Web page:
Reviewing Implementation of the Aboriginal and Torres Strait Islander Child Placement Principle Victoria 2020


This report reviews the progress of the New South Wales Government, through the Department of Health and Human Services, in implementing the full intent of the Aboriginal and Torres Strait Islander Child Placement Principle.

This implementation review is conducted on the basis of the best practice approach set out in SNAICC, 2017, Understanding and Applying the Aboriginal and Torres Strait Islander Child Placement Principle – A Resource for Legislation, Policy and Program Development and SNAICC, 2018, The Aboriginal and Torres Strait Islander Child Placement Principle: A Guide to Support Implementation.

It considers changes in the implementation of the five elements of the Child Placement Principle – prevention, partnership, placement, participation and connection – described in diagram across five interrelated system elements, since the comprehensive baseline analysis SNAICC released in April 2018 (2018 Baseline Analysis).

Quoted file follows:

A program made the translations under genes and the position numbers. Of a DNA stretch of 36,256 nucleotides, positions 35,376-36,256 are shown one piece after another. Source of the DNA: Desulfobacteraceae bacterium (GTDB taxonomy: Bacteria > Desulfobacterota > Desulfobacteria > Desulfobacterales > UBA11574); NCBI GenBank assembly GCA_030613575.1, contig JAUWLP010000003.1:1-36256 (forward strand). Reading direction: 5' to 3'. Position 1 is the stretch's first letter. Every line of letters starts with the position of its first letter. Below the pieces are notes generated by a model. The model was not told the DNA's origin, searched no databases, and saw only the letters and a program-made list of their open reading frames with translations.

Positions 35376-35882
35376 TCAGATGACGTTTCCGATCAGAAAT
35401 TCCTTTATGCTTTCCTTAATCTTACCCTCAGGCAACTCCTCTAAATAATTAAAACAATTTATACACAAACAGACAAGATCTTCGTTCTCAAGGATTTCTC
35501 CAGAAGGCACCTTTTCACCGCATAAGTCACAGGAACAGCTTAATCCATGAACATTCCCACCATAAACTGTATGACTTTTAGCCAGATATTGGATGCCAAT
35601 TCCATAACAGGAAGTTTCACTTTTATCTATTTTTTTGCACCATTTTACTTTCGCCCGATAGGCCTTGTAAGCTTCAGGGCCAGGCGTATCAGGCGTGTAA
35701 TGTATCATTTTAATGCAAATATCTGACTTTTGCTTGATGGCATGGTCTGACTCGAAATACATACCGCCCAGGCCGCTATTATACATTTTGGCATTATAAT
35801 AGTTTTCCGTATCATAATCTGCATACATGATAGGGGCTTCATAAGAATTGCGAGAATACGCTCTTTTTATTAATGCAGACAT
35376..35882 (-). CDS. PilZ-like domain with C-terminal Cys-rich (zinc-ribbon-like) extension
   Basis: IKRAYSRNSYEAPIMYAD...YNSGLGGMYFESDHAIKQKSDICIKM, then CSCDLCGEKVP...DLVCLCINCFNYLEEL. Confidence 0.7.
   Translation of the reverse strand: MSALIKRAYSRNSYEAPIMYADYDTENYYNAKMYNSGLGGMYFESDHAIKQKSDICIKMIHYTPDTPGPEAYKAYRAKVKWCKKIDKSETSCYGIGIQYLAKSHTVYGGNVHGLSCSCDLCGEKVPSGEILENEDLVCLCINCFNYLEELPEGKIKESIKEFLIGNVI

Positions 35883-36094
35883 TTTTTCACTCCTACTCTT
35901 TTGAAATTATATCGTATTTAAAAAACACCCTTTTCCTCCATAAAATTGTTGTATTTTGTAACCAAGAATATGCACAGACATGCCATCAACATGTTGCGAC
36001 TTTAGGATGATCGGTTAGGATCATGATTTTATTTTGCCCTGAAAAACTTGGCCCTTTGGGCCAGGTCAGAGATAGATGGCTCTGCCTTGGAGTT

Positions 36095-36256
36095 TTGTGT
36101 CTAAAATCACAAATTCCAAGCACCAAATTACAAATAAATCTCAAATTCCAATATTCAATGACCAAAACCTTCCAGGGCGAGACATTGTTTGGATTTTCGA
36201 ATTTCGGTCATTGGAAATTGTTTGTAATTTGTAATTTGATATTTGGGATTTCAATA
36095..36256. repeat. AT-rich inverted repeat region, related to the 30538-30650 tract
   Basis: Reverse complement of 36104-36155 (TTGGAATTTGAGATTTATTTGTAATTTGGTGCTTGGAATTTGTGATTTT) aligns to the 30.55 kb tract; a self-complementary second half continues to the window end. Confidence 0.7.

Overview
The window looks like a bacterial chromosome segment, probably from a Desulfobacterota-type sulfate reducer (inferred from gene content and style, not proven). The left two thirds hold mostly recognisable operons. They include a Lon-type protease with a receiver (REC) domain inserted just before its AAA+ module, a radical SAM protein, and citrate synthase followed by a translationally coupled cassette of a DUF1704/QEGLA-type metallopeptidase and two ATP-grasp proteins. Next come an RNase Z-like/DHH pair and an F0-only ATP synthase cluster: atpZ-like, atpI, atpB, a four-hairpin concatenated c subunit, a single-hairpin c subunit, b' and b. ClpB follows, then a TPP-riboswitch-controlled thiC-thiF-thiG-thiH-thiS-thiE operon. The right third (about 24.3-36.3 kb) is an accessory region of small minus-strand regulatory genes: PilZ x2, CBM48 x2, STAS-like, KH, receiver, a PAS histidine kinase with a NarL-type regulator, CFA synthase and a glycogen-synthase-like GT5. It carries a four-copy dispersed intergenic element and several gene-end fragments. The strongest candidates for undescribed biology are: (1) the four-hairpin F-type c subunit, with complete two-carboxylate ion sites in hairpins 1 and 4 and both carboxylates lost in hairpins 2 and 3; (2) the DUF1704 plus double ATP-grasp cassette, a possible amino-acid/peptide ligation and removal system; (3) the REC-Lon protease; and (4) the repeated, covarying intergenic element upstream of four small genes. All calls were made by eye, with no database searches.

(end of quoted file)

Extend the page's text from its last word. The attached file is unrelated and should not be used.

This review considers implementation efforts from 1 May 2019 to 30 April 2020.

Key findings of the Implementation Review for New South Wales 2020

There are several program and policy initiatives in New South Wales that are promising in their intent and progress towards the Child Placement Principle.

However, these are overshadowed by concerns voiced by sector leaders, such as: inadequate funding; widespread, inconsistent implementation of policies and programs; and the urgent need to improve data collection and reporting. The continued investment in Aboriginal community-controlled organisations to deliver early intervention and prevention services is promising, however the continued downward trend of investment in family support is alarming and at inadequate levels to support vulnerable Aboriginal children, families and communities.

The gradual decline in placements of children with kin or Aboriginal carers is concerning, with sector leaders identifying clear and urgent opportunities for improving practice. Sector leaders reported observations that cultural components are not adequately or consistently addressed, despite policy and legislative requirements.

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